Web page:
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    Pharmacy medication errors may be ruled criminal


    Ken Baker
    Every pharmacist makes mistakes, and all too often they are medication errors. Sometimes the system does not catch a medication error and it reaches a patient. Sometimes, thankfully not often, an error injures a patient.

    In such an instance, we can be held liable in a civil suit for money damages as compensation for the injury. We carry malpractice insurance because we know that no matter how good we are, we will never eliminate the possibility of a negligent act that may result in human error and injury to a patient.

    What if, however, our medication error resulted in a criminal charge? In May, an Ohio pharmacist pleaded "No contest" (essentially equivalent to a guilty plea without admission of guilt) to a charge of involuntary manslaughter. He faces up to five years in prison and a fine of up to $10,000.

    We commonly think that a person charged with a crime is a "bad person." The pharmacist in the Ohio case was not a bad person, but a mistake occurred under his supervision that resulted in the death of a two-year-old girl.

    There seems little question that negligence was involved. According to newspaper accounts and Board of Pharmacy minutes, a hospital pharmacy technician mistakenly mixed chemotherapy solution with 23.4 percent instead of 0.9 percent sodium chloride. The parents' civil suit charging negligence against the hospital was settled out of court.

    Negligence charges are common in civil cases involving professional malpractice. In civil cases, negligence means deviation from professional standards of practice or failure to exercise due care. In criminal cases, negligence means something more. An earlier Ohio court explained:

    A person is [criminally] negligent when, because of a substantial slip from the standard of care [the person] fails to take steps to evade a risk that his conduct may cause a certain result. ... It defines a higher degree of negligence than ordinary negligence. For one to be [criminally] negligent ... he must be guilty of a substantial departure from due care, whereas ordinary negligence merely requires a failure to exercise due care.

    It does not happen often that a pharmacist is charged with a crime for a medication error. Whether the pharmacist in this case would have been found guilty had the case continued through a trial, we cannot know.

    How can a pharmacist "take steps to evade a risk that his conduct may cause a certain result?" Every time we fill a prescription or drug order, there is a chance that we might make a mistake. When we dispense or compound dangerous drugs, i.e., ones that are designated Rx only, any selection of wrong drug or wrong strength could be a "substantial slip" if the only thing we judge by is the result. The only way to actually "evade a risk" of making a mistake that will result in a predictable (certain) outcome is to refuse to fill the prescription or drug order.

    Mike Cohen, president of the Institute for Safe Medical Practices, said about this case, "Focusing on the individual is unlikely to have a positive effect in the long run. I have not read anywhere that he purposefully tried to hurt the patient." I agree; nothing I have read about this case indicates that the pharmacist's conduct rose to the level of a criminal violation. A criminal conviction here serves no purpose. It may also have a dangerous, unintended consequence and may result in injury to a future patient.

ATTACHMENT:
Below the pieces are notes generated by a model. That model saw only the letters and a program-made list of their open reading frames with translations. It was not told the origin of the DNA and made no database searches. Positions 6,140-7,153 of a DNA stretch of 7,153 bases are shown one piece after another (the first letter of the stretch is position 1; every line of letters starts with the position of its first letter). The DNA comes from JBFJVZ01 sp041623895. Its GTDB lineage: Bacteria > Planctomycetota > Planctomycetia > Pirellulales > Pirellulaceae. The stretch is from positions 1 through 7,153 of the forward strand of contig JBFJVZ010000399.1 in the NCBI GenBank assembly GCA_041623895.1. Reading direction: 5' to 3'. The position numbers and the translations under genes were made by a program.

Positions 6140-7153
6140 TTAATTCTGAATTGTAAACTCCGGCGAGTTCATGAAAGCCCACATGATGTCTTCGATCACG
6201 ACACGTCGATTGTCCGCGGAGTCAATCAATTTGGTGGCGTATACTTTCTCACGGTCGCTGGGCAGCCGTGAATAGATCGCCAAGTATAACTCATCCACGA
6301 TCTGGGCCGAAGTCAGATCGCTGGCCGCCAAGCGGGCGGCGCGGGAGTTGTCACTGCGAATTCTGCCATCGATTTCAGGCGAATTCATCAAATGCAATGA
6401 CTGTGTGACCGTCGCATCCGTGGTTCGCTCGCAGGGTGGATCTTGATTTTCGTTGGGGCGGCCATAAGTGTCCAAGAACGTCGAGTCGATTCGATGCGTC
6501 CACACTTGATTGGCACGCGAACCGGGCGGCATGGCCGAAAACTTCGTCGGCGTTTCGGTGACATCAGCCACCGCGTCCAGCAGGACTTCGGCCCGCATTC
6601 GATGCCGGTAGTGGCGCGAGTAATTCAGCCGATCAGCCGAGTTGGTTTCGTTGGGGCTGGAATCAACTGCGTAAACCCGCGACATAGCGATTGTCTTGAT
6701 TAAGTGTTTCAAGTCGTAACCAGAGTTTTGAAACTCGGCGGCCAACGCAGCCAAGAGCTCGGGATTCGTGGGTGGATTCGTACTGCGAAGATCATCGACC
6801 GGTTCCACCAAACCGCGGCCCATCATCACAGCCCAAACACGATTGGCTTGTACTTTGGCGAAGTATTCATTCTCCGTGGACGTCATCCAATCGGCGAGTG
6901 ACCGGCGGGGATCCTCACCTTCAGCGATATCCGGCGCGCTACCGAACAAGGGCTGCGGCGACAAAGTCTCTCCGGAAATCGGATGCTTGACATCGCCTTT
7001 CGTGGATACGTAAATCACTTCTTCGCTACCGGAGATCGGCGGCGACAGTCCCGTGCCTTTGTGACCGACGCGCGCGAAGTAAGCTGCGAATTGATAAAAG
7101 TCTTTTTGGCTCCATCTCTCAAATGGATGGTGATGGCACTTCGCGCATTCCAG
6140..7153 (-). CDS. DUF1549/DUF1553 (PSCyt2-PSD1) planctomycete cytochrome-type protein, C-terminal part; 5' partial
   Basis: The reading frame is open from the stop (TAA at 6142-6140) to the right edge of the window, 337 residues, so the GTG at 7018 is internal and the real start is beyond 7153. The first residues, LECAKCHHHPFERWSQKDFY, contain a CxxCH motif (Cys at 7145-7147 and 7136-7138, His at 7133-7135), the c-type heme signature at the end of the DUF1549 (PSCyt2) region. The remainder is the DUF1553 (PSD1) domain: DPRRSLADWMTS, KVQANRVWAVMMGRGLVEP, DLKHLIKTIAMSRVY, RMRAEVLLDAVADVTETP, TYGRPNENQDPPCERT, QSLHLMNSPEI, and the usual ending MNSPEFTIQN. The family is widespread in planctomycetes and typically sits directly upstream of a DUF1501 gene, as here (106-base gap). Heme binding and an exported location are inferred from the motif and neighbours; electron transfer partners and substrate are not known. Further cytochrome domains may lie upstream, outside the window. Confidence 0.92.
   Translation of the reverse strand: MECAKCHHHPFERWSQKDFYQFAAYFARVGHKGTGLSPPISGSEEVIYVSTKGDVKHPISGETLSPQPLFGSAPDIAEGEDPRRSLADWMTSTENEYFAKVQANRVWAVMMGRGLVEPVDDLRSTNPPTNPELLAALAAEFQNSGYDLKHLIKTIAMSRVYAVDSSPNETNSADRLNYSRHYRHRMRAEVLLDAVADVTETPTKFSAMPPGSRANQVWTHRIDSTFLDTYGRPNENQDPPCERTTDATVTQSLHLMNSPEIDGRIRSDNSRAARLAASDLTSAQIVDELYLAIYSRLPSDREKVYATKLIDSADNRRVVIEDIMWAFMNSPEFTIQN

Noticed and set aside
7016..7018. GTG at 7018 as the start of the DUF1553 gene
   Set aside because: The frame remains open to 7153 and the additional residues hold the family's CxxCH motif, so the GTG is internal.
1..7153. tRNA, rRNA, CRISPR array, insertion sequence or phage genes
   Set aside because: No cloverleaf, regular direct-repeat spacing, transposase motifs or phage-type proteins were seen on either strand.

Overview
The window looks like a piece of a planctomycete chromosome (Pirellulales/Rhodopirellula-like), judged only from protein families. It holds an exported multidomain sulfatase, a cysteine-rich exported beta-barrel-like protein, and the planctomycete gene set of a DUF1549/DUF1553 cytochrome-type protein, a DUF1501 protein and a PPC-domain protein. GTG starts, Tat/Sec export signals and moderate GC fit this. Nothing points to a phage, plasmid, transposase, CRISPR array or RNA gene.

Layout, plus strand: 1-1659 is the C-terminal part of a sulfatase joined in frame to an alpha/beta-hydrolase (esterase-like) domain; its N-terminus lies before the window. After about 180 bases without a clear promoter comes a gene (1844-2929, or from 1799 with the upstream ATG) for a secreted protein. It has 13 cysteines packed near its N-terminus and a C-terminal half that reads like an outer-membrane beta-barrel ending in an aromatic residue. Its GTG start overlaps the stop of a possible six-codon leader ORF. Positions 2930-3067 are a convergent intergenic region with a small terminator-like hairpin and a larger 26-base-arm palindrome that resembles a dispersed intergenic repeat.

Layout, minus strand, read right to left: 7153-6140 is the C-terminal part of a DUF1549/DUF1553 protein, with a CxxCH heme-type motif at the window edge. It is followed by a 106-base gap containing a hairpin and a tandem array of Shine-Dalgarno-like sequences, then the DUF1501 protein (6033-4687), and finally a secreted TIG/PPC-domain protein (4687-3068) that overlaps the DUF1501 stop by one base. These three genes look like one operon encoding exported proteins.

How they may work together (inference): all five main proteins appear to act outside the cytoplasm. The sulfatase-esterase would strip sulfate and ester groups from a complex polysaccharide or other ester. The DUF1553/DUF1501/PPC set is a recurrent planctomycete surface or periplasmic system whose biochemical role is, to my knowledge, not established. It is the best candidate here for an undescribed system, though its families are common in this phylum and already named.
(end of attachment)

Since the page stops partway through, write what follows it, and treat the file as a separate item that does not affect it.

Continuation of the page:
The Institute of Medicine (IOM) report "To Err Is Human" found that medical errors are among the leading causes of death in the United States; it estimated that each year 40,000 to 98,000 patients die in hospitals from preventable adverse events — medical errors. The IOM, as part of its report, cited studies estimating that there are 7,000 deaths each year just from medication errors. How many of the professionals involved in these cases should be put in jail?

    Prosecutors and grand juries, the ones who make such decisions, are as much subject to pressure to "do something" as the rest of us. They need to think hard about this type of case in the future and resist easy, "feel good" decisions. I was taught in law school that a person should be able to conform his or her actions to avoid being charged with a crime. In this case, to conform your actions, you'd have to avoid being a fallible human being — or refuse to fill the drug order.

    There is a reason we teach that when a medication error occurs, we fix the system and do not punish the person. This is the basis of risk management and avoidance of medication errors. Systems are in place because people make mistakes. If people never made mistakes, we wouldn't need systems. If systems never failed, none of our mistakes would ever reach a patient.

    Routinely punishing the person who made the mistake may make it less likely that we will learn of every mistake. If we do not learn of an error, we will not have a chance to fix the system. The result will be that some day, some patient will be injured when we could have modified the system to prevent the error from reaching the patient. In the present case, it is the prosecutors who need to fix their system.

    This article is not intended as legal advice; it is intended to promote thought about ways to reduce medication errors. For legal advice, consult your own attorney.

    Ken Baker is a pharmacist, attorney, and consultant on risk management. Contact him at
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    Kenneth R. Baker, BS Pharm, JD
    These articles are not intended as legal advice and should not be used as such. When a legal question arises, the pharmacist should ...

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